[News] NVIDIA Expands Advanced Packaging Supply Chain with Intel’s Inclusion, Diverting Orders from TSMC

2024-01-31 Semiconductors editor

NVIDIA’s AI chip supply faces constraints, with insufficient CoWoS advanced packaging production capacity at TSMC potentially being the main issue. According to Economic Daily News, NVIDIA is also providing advanced packaging services to Intel, with a monthly capacity of about 5,000 units. It is expected to join NVIDIA’s advanced packaging supply chain as early as the second quarter in 2024, grabbing a share of TSMC’s related orders.

Industry sources cited by the Economic Daily News believe that Intel’s participation will help alleviate the tight supply of AI chips.

TSMC declined to comment on the rumors on January 30th. As per industry sources cited by Economic Daily News, Intel’s entry into NVIDIA’s advanced packaging supply chain is expected to lead to a significant increase of nearly ten percent in total production capacity.

As per industry analysis cited in the report, even with Intel joining to provide advanced packaging capacity for NVIDIA, TSMC remains NVIDIA’s primary supplier for advanced packaging. When considering the expanded production capacity of TSMC and other related assembly and testing partners, it is estimated that they will supply approximately 90% of advanced packaging capacity for NVIDIA.

Supply chain sources cited by the report further indicate that TSMC is ramping up its advanced packaging production capacity. Production capacity is estimated to increase to nearly 50,000 units in the first quarter of this year, representing a 25% increase from the estimated nearly 40,000 units in December last year.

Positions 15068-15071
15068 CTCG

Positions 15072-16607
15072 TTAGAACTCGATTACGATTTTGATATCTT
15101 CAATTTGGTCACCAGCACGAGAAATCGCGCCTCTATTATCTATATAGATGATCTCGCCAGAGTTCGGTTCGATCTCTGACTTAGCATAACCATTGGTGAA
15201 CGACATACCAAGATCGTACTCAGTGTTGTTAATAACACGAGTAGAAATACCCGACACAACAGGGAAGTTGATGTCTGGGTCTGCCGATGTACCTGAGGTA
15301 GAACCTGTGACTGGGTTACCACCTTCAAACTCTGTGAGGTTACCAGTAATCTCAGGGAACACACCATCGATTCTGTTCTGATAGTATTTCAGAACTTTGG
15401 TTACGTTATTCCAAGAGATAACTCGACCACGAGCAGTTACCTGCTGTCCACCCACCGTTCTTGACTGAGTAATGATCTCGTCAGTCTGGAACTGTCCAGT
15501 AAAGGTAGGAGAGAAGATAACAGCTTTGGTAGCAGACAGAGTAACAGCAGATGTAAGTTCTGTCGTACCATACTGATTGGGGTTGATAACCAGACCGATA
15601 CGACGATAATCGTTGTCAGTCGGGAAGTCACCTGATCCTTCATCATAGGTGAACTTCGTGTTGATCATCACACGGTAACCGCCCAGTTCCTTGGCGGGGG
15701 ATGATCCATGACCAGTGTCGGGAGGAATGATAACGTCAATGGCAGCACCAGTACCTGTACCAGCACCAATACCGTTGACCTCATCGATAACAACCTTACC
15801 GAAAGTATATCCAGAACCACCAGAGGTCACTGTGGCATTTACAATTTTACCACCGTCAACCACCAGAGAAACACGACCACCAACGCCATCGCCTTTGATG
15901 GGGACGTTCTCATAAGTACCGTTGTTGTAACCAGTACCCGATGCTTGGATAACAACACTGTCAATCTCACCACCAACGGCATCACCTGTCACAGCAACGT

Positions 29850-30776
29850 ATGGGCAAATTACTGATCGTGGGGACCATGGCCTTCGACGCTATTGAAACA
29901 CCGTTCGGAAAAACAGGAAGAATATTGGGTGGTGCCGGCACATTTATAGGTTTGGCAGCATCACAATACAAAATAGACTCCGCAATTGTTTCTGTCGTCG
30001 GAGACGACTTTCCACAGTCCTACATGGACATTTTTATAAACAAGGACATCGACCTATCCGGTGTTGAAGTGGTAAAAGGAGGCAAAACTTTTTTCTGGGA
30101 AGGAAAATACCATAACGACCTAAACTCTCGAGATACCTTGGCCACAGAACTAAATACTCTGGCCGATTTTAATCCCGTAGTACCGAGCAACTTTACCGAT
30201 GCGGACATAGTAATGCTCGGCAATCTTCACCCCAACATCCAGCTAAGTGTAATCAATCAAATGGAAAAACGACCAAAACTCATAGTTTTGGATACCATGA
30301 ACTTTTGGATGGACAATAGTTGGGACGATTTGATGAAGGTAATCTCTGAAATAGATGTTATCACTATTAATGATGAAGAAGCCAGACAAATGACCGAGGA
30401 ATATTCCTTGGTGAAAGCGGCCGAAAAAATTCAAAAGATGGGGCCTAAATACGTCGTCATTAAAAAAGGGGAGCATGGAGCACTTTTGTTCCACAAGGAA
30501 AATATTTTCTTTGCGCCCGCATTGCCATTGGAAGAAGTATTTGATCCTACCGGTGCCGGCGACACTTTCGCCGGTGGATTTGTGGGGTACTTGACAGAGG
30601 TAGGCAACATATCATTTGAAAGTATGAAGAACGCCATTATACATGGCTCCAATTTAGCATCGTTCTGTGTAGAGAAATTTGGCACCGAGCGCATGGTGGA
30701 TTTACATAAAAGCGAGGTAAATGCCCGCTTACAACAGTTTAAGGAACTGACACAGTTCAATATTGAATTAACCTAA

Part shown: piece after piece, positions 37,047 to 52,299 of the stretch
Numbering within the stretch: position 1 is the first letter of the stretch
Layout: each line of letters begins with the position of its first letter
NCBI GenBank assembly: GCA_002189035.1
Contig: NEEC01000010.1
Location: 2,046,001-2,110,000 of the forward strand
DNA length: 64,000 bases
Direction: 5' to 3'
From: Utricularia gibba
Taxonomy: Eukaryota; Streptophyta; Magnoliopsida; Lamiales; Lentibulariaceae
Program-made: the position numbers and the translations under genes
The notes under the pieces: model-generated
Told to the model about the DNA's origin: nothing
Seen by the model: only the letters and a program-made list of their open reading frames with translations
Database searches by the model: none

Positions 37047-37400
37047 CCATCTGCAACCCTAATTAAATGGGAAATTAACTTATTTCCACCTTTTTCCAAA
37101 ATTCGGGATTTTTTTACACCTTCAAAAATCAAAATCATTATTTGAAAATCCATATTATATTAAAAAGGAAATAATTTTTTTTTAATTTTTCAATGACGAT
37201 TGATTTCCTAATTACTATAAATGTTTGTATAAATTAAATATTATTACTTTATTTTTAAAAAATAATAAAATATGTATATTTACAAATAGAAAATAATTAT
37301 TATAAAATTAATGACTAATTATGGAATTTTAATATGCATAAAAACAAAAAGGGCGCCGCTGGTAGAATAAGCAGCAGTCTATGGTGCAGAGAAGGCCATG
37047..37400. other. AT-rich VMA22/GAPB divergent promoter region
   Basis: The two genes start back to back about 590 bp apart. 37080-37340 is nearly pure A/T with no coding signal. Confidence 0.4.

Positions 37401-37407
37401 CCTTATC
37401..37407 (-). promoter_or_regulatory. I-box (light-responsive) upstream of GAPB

While Intel may potentially provide NVIDIA with nearly 5,000 units of advanced packaging capacity, this accounts for about 10% of the total. However, Intel is reportedly not involved in NVIDIA’s AI chip foundry orders.

Intel has advanced packaging capacity in Oregon and New Mexico in the United States and is actively expanding its advanced packaging capabilities in its new facility in Penang. It is noteworthy that Intel previously stated its intention to offer customers the option to only use its advanced packaging solutions, expected to provide customers with greater production flexibility.

Industry sources also indicate that the previous shortage of AI chips stemmed from three main factors: insufficient capacity in advanced packaging, tight supply of high-bandwidth memory (HBM3), and some cloud service providers placing duplicate orders. However, these bottlenecks have gradually been resolved, and the improvement rate is better than expected.

(Photo credit: Intel)

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Please note that this article cites information from Economic Daily News.